needs to be separated from privileged operations for other reasons.
SELinux will not allow a system daemon to load files (in this case, ICC
profiles) from a user's home directory because of security concerns, and
colord would not even be able to read them if the home directory is
encrypted. The separation also makes it possible for KDE, LXDE, or other
environments to write their own colord-compatible session management code
independent of GCM.
The application's viewpoint
The framework provided by colord and GCM is very high-level;
applications must still do the color transformations using LittleCMS or
another library. But by relying on colord to provide the correct profile
information for a particular hardware device, there is less for the
application developer to worry about.
GCM provides an interface for the user to manage his or her profiles,
which alleviates the problem of manually setting the same preferences in
every application. But applications do need to be updated to work with
colord. At the moment, the list of colord-compatible programs is short:
Alexandre Prokoudine at Libre Graphics World that it includes CUPS,
Foomatic, Simple Scan, and Compiz-CMS. The GTK+ toolkit is also compatible
he said, and KDE support is on the way.
General-purpose GTK+ or KDE applications can decide to entrust colord
with their entire color management workflow, but creative applications may
still want to provide additional options. For example, users may want to
simulate an output device with a different profile to "soft proof" before
printing or rendering images. Colord can still help, because it can
maintain profiles for "virtual devices" in addition to the local hardware,
but of course presenting that functionality to the user requires pulling
back the curtain away from the "it just works" approach favored by simple
Perhaps understandably, support for colord among the already-color-aware
Linux creative suite appears to be growing slowly. Krita has integration plans,
but it may be a while before the other applications that already implement
color management adopt colord, on the grounds that the users who already
care have also already configured their software.
On the other hand, Hughes has been busy submitting patches to other
projects to enable colord support. He added the colord support now found
in CUPS' gstoraster filter (which converts PostScript and PDF content to
raster data) and foomatic (which can directly generate printer-language
files) and has reportedly been patching other tools as well. Colord
debuted in 2010, and was available in GNOME 3.0, but is now a hard
dependency for the imminently-due GNOME 3.2, so for the first time,
application developers can count on its availability.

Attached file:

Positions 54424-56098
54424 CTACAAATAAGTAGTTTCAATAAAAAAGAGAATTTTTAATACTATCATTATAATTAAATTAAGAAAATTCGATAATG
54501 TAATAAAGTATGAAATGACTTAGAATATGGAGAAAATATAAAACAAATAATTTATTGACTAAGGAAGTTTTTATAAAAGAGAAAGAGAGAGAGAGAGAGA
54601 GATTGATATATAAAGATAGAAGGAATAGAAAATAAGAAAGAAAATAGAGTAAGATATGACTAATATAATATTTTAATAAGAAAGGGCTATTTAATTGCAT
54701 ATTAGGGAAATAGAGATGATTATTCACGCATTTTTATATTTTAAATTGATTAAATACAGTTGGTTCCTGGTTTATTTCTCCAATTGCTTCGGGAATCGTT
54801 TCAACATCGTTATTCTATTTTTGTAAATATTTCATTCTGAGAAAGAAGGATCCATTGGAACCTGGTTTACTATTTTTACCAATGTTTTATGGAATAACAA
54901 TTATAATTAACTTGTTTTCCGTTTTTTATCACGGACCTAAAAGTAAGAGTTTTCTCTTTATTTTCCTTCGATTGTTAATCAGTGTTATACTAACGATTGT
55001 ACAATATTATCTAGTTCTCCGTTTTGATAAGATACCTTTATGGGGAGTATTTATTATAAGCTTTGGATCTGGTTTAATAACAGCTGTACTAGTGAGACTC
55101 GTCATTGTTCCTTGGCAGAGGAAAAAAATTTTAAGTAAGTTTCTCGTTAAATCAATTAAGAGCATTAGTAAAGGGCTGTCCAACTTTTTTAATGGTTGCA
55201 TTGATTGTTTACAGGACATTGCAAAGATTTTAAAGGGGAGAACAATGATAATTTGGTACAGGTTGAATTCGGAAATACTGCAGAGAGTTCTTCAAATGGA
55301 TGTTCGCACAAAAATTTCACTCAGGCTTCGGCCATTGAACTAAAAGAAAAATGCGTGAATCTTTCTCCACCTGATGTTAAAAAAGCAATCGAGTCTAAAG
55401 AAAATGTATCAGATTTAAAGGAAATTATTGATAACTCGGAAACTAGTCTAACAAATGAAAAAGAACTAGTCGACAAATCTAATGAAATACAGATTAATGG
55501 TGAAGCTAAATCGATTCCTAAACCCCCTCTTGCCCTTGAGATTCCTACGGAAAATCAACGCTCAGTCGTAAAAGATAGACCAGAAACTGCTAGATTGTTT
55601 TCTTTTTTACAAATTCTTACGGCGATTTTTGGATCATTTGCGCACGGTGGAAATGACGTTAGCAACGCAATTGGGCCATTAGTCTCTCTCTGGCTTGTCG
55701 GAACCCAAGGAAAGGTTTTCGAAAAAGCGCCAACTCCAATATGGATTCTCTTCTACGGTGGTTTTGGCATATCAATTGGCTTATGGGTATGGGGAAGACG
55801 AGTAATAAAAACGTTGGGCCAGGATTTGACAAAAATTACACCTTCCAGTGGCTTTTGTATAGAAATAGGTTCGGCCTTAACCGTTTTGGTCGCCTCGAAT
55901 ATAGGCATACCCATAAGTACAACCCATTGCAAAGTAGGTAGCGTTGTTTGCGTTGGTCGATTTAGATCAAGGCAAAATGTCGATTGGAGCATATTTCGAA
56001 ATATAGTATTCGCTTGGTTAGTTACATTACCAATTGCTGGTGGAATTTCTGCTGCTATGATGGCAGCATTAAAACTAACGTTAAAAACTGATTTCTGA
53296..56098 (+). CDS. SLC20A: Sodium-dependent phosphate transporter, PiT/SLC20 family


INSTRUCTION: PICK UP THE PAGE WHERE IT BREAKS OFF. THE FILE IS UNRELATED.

Where profiles come from
As a practical matter, the big lingering question for end users is where
the all-important device profiles come from. After all, it makes no
difference how easily the applications can retrieve the default profile for
a display or printer if there is no profile available.
Hughes has designed colord to support profiles from a variety of
sources, and always takes the "the user is right" approach: a
manually-selected profile is assumed to be better than a generic one.
best possible profiles are those that are created with proper measuring
device: a tristimulus colorimeter for displays, a high-quality target for
scanners or digital cameras, or a spectrophotometer for a printer.
But all of these methods involve some outlay of cash. The price of
colorimeters has fallen sharply in recent years, but even the cheapest
devices run close to US $100, which can sound excessive for a hardware
device only used on isolated occasions. There are non-profit producers of
quality IT 8.7 targets, such as Wolf Faust, but they are still
not free. Spectrophotometers, which measure reflected light, remain
expensive, although there are paid services to which users can mail a test
printout and get a high-quality ICC profile in return. But the one-time
cost of buying such a profile rises when you consider the need to have each
ink and paper combination measured separately.
Still, GCM does support creating a display profile with a USB
colorimeter, importing camera or scanner images of calibration targets for
scanner or camera profiles, and scanning printouts to generate printer
profiles. GCM uses the low-level profiling tools from Argyll for much of
this process, but Hughes has also been adding native drivers for common
colorimeters like the Pantone Huey.
The next rung down on the quality ladder is manufacturer-provided
profiles. These vary depending on device type and quality control. An
expensive film scanner might ship with an accurate profile on the
accompanying CD, while an inexpensive laptop display is completely hit or
miss. As Hughes explained,
I have a T61 laptop with a matte 15"
screen, but as any T61 owner [who's smashed their screen] knows, the T61
can have about half a dozen different panel types from factories in a few
different countries. So trying to come up with the ultimate T61 laptop
profile is going to be really tricky.
manufacturer-provided profiles exist, however, Linux distributions